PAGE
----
"That's a good list. If we look at our member data, these cities skew," she says.
Meanwhile, the Milken Institute also publishes a list of fast-growing new places for business and career. In the 1999 list, the three hottest - Atlanta, San Diego and Austin, Texas - were places that right now rank higher as gay cities than as tech cities. Could that mean that being a gay place predicts the future success of a tech hub?
"That's an intriguing question - whether it is a leading indicator," says Ross DeVol, the director of regional and demographic studies at Milken. "Anecdotally, it seems to fit pretty well."
So the numbers remain stubborn things. They demand explanation.
Perhaps the connection between gays and high technology is as Florida and Gates suspect: We're looking at places comparable to 17th-century Amsterdam at the time of Rembrandt and mercantilism, places that have figured out a way to translate open-mindedness and tolerance into economic dominance.
"Our argument is that this captures a diversity of thought," says Gates, who is now with the Population Studies Center of the Urban Institute in Washington. "You would expect that places that are welcoming to gays would be welcoming to other people who are different. It's a measure of a kind of tolerance that's appealing to the high-tech industry."
Robert Yaro is executive director of the Regional Plan Association in New York, the nation's oldest civic planning organization. Like Florida, he has noticed that Carnegie Mellon has been "banging out these top-quality Ph.D.s, and six out of 10 end up in Boston, New York, San Francisco, Seattle. Why didn't they stay?" (Pittsburgh ranks 39th on the gay-concentration list and 25th on the tech list.)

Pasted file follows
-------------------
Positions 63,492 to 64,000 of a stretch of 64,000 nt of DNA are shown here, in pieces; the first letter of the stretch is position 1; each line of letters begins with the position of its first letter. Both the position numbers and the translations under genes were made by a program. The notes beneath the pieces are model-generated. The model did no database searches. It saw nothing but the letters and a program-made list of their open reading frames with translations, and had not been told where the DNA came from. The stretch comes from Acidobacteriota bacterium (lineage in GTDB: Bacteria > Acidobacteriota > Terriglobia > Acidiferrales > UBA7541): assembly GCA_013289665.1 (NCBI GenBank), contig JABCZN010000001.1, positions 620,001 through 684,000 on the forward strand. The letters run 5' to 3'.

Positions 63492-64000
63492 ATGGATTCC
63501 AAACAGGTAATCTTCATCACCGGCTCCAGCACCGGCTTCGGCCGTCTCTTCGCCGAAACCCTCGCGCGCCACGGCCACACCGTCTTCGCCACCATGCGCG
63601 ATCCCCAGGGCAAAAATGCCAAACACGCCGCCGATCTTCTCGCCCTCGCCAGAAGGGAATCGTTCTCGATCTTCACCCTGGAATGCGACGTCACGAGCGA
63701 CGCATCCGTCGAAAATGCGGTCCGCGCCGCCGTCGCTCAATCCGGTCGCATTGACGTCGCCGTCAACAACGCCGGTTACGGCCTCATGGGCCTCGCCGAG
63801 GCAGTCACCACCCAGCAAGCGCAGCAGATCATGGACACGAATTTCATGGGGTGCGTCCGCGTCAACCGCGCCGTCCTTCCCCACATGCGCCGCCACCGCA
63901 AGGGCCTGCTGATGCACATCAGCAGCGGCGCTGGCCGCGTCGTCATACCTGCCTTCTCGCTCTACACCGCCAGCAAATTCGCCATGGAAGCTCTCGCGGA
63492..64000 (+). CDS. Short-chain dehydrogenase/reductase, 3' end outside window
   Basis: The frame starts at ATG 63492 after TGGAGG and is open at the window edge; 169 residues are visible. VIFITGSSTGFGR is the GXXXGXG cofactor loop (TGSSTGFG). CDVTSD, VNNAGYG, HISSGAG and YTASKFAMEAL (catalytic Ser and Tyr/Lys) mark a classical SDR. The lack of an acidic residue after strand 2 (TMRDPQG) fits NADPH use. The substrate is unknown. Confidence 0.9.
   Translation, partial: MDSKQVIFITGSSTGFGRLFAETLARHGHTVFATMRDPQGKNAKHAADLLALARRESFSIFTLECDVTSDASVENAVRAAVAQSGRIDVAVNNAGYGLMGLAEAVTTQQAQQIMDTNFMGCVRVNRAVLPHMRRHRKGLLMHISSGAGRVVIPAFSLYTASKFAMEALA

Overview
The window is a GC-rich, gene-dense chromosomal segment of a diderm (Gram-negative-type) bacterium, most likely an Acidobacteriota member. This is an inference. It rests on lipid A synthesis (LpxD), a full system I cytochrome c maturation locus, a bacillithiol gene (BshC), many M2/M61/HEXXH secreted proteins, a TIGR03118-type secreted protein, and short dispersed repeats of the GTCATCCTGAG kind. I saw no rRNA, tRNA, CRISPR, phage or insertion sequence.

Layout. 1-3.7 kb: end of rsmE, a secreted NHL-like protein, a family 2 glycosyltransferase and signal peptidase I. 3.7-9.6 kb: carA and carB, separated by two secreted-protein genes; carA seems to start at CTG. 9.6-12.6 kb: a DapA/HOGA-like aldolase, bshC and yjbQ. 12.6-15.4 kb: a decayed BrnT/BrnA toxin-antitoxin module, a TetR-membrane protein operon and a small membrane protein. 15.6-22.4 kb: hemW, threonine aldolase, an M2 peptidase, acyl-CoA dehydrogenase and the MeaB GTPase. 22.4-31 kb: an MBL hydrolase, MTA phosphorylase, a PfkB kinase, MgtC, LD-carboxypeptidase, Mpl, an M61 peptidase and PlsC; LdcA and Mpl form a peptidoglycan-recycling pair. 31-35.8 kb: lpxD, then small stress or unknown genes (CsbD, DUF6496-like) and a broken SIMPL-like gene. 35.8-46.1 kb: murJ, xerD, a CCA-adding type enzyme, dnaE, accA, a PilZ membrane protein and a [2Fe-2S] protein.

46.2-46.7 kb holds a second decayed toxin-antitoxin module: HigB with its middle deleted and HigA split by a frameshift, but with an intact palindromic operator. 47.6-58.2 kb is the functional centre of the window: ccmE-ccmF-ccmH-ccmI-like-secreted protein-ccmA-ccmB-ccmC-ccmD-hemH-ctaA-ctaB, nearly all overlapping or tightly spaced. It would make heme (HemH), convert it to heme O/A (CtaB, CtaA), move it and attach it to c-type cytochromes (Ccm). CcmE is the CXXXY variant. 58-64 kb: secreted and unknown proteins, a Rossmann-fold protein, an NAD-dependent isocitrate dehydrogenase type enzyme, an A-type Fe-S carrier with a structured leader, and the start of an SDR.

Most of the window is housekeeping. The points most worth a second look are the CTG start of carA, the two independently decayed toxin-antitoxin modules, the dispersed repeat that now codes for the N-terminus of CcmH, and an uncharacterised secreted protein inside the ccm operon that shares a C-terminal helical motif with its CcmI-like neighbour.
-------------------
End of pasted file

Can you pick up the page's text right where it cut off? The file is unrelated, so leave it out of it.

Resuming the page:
Says Yaro: "The places they're moving to are the most unbelievably open and tolerant places on Earth. . . . They are academic centers that are drawing from all over the world."
In areas such as Washington, at least, there's anecdotal support for the proposition that high tech and gay show considerable overlap.
"Well, of course tech is gay," says an engineer at a gay techies social event in Reston, Va. "Who do you think was messing around in the middle of the night with all those mainframes way back when? People like me who couldn't get a date, back when I was straight."
"We don't have families, so we can stay late," says another man. "You can travel at the drop of a hat if you have no partner," says another.
Gay males are sometimes capable of buying high quality of life, Gates notes. Two men are likely on average to make more money than a couple made up of a man and a woman. At the same time, a couple without children probably has more discretionary income than one with children.
"Because they are so focused on finding great talent, tech companies are more flexible," says PlanetOut's Smith. "Whether it means pinball machines in the office, or working at 4 in the morning, or hiring a single parent, or a gay, they're looking to create a welcoming environment for a huge range of people. At IBM the corporate mantra is 'None of us is as strong as all of us.' That's such a tech thing. As long as people are effectively working as a team, people would really care less what they are doing at home."